AML: Julia how about you? What’s something that you learned, going through the process?
Julia: I think there were two specific things that I learned. The first is that it’s really difficult for people to open up and share their creative side sometimes. I think we’re all so used to, as students, competing with each other–and not necessarily in an unhealthy way. But we’re so caught up in making ourselves look really professional, and not flawed. And something like artwork is sort of inherently showing flaws sometimes. That people really stressed being anonymous with some of the works. Even like pulling me aside in person, and saying like, “I really really do not want my name attached to this,” and that was very interesting to me to see that. Other students I think really jumped at the opportunity. The second thing that I learned from in this project was that I expected–when I was putting together the project and brainstorming for it, I was coming from a place of a lot of frustration and exhaustion. And I expected a lot of students to have that same perspective in approaching their submissions. And the students that I talked to in person who later submitted were definitely in agreement with me with those frustrations. But instead I think what people ended up submitting were really beautiful artworks that had less to do with their shortcomings, and more to do with what they wanted to become in the future. So there was one specific artwork that really spoke to me. Well, there were, okay so let’s go over two. One of, one of the works was a poem written by a student and it had themes of suicide in it, I think from his past. But he added at the bottom of this poem that he wanted to share this with his name attached, because he really wanted others to know that they could make it through as well, if they were ever in the same position. I thought that was very beautiful. Another work that was submitted was submitted by a woman who was planning to create this sort of angsty collage of “all these failures don’t equate me,” and “I’m not a number” this kind of, this kind of sentiment. And instead what she ended up submitting was a really beautiful sketch of herself as a pharmacist.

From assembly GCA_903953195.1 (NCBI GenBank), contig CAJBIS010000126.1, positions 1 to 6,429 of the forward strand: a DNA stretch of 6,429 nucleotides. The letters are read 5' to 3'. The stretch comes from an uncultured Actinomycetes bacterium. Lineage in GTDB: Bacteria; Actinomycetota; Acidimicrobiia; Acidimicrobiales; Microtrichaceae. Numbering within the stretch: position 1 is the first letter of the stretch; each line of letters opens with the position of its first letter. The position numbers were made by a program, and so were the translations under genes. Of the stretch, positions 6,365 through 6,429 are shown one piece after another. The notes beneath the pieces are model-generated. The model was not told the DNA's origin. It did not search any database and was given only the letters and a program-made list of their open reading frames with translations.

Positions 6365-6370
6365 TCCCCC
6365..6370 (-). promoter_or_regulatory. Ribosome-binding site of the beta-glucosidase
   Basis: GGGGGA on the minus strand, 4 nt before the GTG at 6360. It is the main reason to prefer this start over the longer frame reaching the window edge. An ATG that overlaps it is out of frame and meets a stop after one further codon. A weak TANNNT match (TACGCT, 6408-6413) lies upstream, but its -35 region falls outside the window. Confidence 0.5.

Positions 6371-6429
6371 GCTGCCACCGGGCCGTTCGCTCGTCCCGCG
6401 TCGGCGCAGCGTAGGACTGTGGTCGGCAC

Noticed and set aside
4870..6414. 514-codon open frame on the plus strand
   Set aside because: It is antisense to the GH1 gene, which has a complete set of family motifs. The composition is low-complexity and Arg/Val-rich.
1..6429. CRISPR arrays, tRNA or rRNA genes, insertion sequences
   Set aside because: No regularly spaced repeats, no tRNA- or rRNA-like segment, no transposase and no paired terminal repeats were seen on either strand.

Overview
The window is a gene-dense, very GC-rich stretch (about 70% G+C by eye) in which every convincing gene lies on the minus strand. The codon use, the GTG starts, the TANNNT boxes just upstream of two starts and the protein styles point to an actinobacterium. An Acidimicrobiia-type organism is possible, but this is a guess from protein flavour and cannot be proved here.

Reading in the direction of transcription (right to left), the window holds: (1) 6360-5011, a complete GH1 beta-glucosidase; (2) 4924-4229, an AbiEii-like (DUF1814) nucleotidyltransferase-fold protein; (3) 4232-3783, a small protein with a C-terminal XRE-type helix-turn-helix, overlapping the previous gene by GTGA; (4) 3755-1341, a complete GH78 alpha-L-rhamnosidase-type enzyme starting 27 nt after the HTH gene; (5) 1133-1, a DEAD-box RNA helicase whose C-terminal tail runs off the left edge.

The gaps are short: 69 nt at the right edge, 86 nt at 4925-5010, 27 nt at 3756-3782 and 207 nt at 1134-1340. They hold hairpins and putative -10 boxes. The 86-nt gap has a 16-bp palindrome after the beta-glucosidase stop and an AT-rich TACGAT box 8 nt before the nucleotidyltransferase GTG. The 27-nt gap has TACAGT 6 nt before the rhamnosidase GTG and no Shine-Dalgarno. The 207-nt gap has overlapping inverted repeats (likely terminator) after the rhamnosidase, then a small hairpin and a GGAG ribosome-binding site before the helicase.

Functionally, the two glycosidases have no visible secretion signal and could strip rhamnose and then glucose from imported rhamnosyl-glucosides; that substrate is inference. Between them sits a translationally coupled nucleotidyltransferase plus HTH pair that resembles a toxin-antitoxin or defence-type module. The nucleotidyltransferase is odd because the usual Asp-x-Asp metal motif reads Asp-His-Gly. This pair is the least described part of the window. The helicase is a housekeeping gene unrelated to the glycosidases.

AML: So do you have any advice? I mean what would you tell people who are either themselves kind of feeling the stress, feeling the overwhelm. Or maybe, those people who think this is a good idea and want to try something like this in their programs?
Julia: So for the people who are feeling overwhelmed and haven’t approached creative projects as a means to deal with that stress, sometimes what you’re creating in your free time, even if it’s historically been for yourself, you never know the impact that it can have on others. And for those who are pursuing similar projects, and wanting to sort of create a collaborative space, I would say that you really only see one aspect of people sometimes in a classroom setting, or in a work setting. But a lot of people do have things that they want to share; they just haven’t found the right medium yet.
AML: Karen, did you have anything to add?
Karen: As a practitioner I think it’s important for us, and for students to learn for when they become practitioners, to take that time to spend on these creative projects. Whether it’s music or art or sketching–whatever your passions lay–to take that time for your own well-being so that then you are in a better space to take care of others.
AML: Thank you Julia Rumley, Dr. Karen Bastianelli from University of Minnesota’s College of Pharmacy. Thank you for being on the show today.
Karen: Thank you for having us.
Julia: Yes, thank you.
AML: This has been 10 Minutes to Better Patient Communication from Health Communication Partners. I’m Dr. Anne Marie Liebel.